Things are not so different when the work of modern surveyors is considered. How often have you been pleased to find that an adjoining survey was performed by a surveyor whose work has been clearly and fully documented, and further, can be relied upon? On the other hand, how often have you been disappointed to learn that the contrary was shown? Ask this: How do you want your colleagues and the public to think of the surveys you leave behind? Will they be glad and grateful or disappointed and dreadful to learn that you are the surveyor of record? You posses the ability to shape the outcome.
--jpurnell

Peer Review Service in the Works

North Olympic chapter is looking to provide a sounding board for local professionals to exchange ideas on how to make surveys on the Peninsula the best they can be. Emphasis will be on having surveys stand on their own, boundary determination and compliance with State laws.  The idea for peer review of surveys recieved favorable feedback at the January 15th chapter meeting. Please share your thoughts and ideas for this proposal.  -- Rob Johnston and Jon Purnell

Comment here Preamble WAC 196-29-105

WAC 196-29-105 Practice of land surveying. Except for the authority granted to the offices of county engineers in chapters 36.75, 36.77, 36.80, 36.81, and 36.86 RCW, and where that authority may be otherwise exempted in state law, the practice of land surveying must be performed by or under the direct supervision of a professional land surveyor as provided in chapter 18.43 RCW.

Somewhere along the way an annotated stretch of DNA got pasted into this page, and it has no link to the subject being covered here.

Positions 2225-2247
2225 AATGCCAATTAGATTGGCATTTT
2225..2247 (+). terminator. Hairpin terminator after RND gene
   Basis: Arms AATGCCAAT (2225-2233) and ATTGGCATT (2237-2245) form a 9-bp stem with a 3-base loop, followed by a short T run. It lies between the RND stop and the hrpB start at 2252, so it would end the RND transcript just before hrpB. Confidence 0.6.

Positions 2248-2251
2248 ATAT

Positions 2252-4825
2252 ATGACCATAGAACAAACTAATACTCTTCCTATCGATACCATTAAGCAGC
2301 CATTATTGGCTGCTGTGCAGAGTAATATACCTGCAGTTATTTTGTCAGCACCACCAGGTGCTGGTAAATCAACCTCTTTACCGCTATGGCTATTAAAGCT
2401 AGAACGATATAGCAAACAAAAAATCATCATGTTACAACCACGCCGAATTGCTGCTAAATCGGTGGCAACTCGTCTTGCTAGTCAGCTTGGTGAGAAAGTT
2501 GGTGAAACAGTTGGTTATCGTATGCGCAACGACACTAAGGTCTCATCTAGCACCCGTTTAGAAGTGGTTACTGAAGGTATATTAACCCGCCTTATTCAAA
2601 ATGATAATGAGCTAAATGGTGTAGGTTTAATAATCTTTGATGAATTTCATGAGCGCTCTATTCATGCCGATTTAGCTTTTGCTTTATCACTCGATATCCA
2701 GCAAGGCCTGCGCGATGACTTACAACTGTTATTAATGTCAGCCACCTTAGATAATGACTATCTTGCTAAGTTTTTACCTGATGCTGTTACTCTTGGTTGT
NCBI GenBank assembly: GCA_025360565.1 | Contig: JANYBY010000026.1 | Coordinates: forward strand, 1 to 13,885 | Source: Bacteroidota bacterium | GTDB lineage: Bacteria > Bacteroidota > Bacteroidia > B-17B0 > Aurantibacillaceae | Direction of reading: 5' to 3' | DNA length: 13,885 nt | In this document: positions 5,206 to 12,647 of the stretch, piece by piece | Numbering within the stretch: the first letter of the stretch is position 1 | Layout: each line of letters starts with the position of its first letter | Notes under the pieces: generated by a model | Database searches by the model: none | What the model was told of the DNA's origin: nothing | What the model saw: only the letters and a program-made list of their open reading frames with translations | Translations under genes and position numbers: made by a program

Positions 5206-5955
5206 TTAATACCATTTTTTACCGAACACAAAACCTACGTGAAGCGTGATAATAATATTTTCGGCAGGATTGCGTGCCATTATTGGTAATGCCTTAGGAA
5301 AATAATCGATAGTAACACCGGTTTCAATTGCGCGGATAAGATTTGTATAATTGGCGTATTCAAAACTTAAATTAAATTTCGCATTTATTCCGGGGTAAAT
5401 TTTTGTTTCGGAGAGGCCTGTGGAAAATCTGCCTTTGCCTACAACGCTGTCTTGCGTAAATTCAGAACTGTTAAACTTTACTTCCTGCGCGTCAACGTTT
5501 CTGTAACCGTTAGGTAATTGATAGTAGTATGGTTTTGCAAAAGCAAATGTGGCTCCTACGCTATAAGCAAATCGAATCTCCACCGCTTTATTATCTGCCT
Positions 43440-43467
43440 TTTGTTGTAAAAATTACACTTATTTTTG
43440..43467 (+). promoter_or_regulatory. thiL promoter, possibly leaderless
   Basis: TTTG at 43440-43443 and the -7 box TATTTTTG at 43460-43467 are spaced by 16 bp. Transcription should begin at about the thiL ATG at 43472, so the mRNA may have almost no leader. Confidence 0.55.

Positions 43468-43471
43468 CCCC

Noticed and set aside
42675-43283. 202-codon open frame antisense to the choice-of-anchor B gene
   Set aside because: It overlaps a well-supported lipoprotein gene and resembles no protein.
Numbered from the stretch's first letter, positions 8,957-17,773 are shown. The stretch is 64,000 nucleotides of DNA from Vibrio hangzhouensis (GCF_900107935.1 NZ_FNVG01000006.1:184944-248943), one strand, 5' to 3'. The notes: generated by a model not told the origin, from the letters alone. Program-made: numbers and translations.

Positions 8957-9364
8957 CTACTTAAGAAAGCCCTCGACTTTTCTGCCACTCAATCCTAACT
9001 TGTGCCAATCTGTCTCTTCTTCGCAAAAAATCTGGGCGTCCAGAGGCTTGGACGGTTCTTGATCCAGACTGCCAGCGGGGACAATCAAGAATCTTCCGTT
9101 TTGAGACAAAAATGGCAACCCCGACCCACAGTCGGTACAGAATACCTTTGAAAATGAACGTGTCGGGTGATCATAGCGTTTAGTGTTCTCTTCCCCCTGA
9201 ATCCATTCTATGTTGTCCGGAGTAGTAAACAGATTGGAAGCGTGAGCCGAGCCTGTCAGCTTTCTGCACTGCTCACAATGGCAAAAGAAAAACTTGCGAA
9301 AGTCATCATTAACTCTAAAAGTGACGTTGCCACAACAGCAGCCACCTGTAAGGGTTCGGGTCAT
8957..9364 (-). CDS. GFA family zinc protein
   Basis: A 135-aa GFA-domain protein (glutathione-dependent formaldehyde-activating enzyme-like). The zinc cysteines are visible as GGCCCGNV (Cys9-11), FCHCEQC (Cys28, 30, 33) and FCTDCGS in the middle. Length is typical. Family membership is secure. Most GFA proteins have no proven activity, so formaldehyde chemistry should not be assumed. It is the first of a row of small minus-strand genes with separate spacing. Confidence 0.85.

Comment here WAC 196-29-105 (10)

(10) Configuration and establishment of land surveyed ground control which defines vertical and/or horizontal datums which control remote sensing measurement technologies used to define property boundaries or topography. 

Comment here WAC 196-29-105 (9)

(9) Creation of land survey maps and/or databases to represent locations for boundaries, the location of objects, or topography. 



Comment here WAC 196-29-105 (8)

(8) Creation of land descriptions which are used to define property boundaries. 

Comment here WAC 196-29-105 (7)

(7) Rendering of expert testimony or for hire services as to the location of a property line, easement line or any property corner position; 

Comment here WAC 196-29-105 (6)

(6) In the absence of existing survey monuments, the determination, setting, or resetting of control points uniquely dependent on a property boundary or easement line.

Comment here WAC 196-29-105 (5)

(5) Use of land surveying principles to determine, set, or reset land survey monuments or reference points which define a property boundary;

Comment here WAC 196-29-105 (4)

(4) The collection and analysis of vertical and horizontal field measurements to illustrate potential conflict of title or boundary lines as evidenced by land improvements or other indications of land use.

Comment here WAC 196-29-105 (3)

(3) The determination and certification of the positional accuracy of land surveying data.

Comment here WAC 196-29-105 (2)

(2) The analysis and adjustments of measured, calculated, certified, or recorded land survey data or property boundaries

Comment here WAC 196-29-105 (1)

(1) Evaluation and interpretation of visible, scientific, written evidence, or oral testimony used to make certified determinations of property boundaries;

Proposed New Language WAC 196-29-105

WAC 196-29-105

Practice of land surveying.

Except for the authority granted to the offices of county engineers in chapters 36.75, 36.77, 36.80, 36.81, and 36.86 RCW, and where that authority may be otherwise exempted in state law, the practice of land surveying must be performed by or under the direct supervision of a professional land surveyor as provided in chapter 18.43 RCW.